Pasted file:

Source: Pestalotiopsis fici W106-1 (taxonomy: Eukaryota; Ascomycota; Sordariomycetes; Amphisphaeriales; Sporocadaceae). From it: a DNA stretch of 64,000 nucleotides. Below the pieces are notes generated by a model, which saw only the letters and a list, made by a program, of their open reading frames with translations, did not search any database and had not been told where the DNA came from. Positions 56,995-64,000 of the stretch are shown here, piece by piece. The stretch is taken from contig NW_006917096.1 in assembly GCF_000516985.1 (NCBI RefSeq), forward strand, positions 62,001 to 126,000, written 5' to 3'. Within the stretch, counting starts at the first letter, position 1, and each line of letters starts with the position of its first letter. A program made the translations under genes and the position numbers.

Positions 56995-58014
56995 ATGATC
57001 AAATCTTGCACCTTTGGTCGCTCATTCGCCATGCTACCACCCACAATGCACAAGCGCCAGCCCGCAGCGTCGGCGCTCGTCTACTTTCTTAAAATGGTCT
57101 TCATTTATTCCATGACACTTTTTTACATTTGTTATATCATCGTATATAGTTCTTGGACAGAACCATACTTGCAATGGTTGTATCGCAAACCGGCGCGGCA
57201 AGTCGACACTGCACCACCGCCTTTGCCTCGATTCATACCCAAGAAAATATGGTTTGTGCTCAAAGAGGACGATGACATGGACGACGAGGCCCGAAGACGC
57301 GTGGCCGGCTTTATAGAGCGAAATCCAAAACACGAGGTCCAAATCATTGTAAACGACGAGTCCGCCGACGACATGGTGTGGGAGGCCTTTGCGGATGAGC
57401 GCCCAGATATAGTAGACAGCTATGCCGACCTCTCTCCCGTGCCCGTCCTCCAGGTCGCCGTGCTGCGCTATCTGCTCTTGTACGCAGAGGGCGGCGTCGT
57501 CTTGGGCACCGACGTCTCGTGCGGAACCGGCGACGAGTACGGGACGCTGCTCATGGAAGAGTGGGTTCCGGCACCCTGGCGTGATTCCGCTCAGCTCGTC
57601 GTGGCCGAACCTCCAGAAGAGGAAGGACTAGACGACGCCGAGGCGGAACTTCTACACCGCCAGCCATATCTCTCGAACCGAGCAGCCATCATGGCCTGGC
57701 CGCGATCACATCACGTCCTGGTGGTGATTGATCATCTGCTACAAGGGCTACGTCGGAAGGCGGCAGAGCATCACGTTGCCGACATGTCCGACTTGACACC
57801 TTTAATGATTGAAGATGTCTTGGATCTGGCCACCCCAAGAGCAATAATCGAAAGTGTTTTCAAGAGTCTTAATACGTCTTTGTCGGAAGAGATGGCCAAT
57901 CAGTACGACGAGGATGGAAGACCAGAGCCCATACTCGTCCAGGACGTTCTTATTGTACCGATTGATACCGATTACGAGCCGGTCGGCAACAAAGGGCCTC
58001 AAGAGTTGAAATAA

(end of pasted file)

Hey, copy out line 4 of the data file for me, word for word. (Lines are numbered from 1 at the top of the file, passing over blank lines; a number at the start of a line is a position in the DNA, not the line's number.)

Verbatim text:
57001 AAATCTTGCACCTTTGGTCGCTCATTCGCCATGCTACCACCCACAATGCACAAGCGCCAGCCCGCAGCGTCGGCGCTCGTCTACTTTCTTAAAATGGTCT